Wednesday, June 10, 2009

The Homemade Life

I was searching for photos of slow roasted tomatoes. I made them last night using Molly Wizenberg's recipe from her book,
and it seems that I am the last one either have read the book or to try this recipe. It's an old hat recipe around the food blog world it seems but since I am not a food blog I don't feel like such a loser.

This is the basic recipe:
about 29 Roma tomatoes
1 tablespoon olive oil
Ground coriander
Preheat the oven to 200 degrees. Wash and dry tomatoes, trim away the stem end, and halve them lengthwise. Place them in a large bowl, and , using your hands, toss them gently with the oil. Arrange them cut side up on a large baking sheet. Sprinkle with salt and ground coriander, about a pinch of each for every 4 to 6 tomato halves. Bake until the tomatoes crinkle at the edges and shrink to about half of their original size, 4 to 6 hours. Remove from the oven and set aside to cool to room temperature. You can store them for up to a week in an airtight container in the refrigerator.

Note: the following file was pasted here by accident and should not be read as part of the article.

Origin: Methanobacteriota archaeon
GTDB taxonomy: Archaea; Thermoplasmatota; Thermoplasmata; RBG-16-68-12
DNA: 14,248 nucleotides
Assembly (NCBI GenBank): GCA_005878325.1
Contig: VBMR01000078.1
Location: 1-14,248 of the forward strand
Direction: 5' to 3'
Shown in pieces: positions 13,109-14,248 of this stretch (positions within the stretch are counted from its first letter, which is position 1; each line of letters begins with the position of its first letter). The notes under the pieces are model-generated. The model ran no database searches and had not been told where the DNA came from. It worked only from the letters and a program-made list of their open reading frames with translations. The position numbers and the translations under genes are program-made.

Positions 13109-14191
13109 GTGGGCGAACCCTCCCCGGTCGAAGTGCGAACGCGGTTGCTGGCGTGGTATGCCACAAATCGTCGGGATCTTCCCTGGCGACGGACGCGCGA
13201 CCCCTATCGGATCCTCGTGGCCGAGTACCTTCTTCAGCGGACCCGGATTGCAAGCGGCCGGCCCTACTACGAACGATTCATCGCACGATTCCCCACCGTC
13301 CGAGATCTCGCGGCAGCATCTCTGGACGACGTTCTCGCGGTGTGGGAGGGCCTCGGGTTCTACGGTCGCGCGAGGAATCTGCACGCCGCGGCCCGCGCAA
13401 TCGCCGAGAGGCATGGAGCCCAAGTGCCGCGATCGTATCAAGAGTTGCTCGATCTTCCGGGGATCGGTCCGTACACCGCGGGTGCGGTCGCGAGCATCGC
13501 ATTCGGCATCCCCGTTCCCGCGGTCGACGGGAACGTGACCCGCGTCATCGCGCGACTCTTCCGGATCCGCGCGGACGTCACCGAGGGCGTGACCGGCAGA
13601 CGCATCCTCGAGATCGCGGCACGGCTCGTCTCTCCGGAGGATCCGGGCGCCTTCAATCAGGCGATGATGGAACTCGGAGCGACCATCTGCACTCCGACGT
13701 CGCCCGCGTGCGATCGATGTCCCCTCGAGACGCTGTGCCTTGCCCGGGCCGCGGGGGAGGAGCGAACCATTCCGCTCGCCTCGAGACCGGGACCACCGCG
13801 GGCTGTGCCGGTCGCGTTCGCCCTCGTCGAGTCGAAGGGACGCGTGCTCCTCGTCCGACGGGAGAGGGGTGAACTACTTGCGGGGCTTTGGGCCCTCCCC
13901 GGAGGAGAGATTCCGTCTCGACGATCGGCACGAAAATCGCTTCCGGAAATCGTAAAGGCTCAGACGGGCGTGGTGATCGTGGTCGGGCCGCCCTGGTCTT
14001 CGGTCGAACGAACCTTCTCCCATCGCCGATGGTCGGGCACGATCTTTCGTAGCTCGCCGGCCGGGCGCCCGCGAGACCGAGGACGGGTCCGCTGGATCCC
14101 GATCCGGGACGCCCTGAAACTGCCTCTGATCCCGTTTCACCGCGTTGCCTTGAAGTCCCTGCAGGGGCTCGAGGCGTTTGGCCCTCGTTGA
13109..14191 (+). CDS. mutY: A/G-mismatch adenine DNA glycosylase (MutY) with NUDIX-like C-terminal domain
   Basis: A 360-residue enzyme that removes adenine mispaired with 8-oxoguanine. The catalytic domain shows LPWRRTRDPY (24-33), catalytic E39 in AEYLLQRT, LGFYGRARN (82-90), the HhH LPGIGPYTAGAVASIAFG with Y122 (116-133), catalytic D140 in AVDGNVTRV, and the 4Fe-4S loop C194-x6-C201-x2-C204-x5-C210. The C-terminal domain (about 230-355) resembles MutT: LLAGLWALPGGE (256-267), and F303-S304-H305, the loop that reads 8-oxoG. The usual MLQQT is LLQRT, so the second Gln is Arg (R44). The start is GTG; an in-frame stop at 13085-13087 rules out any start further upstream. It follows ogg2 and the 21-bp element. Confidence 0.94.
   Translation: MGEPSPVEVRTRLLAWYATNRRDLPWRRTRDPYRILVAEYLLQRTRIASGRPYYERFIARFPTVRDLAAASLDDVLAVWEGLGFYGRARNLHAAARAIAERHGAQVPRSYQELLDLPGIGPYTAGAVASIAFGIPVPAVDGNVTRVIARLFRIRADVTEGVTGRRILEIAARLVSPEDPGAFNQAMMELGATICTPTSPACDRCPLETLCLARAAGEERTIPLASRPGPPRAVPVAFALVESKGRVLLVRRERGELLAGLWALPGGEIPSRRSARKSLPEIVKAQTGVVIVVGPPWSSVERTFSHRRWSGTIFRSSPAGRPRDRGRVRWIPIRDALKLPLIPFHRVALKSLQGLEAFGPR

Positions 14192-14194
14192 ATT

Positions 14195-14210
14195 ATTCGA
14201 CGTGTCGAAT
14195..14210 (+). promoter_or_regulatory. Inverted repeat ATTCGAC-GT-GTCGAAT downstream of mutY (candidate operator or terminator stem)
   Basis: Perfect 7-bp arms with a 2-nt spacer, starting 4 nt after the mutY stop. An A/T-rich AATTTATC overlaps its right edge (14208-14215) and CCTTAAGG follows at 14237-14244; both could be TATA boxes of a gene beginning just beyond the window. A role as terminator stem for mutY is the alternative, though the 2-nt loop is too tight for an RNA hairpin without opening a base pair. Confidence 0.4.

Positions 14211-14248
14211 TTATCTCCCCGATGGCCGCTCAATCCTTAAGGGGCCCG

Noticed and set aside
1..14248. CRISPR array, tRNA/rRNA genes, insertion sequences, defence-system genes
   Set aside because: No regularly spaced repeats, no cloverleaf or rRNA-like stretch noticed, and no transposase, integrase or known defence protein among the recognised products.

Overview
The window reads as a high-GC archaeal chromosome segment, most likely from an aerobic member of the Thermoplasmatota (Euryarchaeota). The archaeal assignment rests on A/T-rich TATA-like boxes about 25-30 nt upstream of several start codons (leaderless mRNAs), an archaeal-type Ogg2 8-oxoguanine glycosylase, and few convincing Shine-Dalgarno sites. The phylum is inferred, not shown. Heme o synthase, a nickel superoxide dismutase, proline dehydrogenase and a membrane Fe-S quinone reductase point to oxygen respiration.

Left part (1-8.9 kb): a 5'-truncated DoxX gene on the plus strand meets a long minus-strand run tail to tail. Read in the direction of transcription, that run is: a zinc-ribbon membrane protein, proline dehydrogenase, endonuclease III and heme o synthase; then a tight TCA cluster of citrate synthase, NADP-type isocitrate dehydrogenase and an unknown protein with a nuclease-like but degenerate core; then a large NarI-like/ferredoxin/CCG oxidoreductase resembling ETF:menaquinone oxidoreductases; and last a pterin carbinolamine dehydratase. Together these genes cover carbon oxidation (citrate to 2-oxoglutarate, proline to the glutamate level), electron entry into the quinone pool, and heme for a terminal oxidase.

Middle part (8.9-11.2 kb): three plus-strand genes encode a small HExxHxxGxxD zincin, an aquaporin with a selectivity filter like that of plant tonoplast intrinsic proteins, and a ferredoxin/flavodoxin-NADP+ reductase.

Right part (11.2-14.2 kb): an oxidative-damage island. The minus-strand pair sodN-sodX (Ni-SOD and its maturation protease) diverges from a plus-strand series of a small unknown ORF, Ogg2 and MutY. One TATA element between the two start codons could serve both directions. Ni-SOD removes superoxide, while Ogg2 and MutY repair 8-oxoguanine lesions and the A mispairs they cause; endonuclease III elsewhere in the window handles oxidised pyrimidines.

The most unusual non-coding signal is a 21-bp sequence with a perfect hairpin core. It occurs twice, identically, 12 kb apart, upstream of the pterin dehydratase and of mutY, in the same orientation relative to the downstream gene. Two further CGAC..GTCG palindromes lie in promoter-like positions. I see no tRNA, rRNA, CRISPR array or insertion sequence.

Now. didn't use coriander because I didn't want that in my pasta sauce and I kind of wung it with the oil and salt but they turned out great and my house smelled like a fresh summer.

The first few chapters of the book really bummed me out because many of the recipes did not appeal to me but all of a sudden-BOOM!-I couldn't get enough and I found myself bookmarking every recipe. I have tried now two of her recipes. The cherry and goat cheese salad and the slow roasted tomatoes. and both times I was frazzled but having fun. When I only had W, planning dinner kept me sane. I would plan our meal and then J would come home and he and the Little Buddy would hang out in the kitchen while I cooked. It's a bit harder since the Holy Terror has come along but I have tried to find new things that inspire me to cook and I have to say that The Homemade Life has done just that.

Now, the slow roasted tomatoes are delicious. and I should have just eaten them as they were with some fresh mozzarella, basil and a baguette but I got a wild hair and pureed them with olive oil, garlic, basil and pasta water to make a sauce. It was tangy and delicious but the consistency of the sauce would have lent itself better to a sandwich smear. So although she the author gives suggestions about doing different things with them, if I were you I would use them as is.

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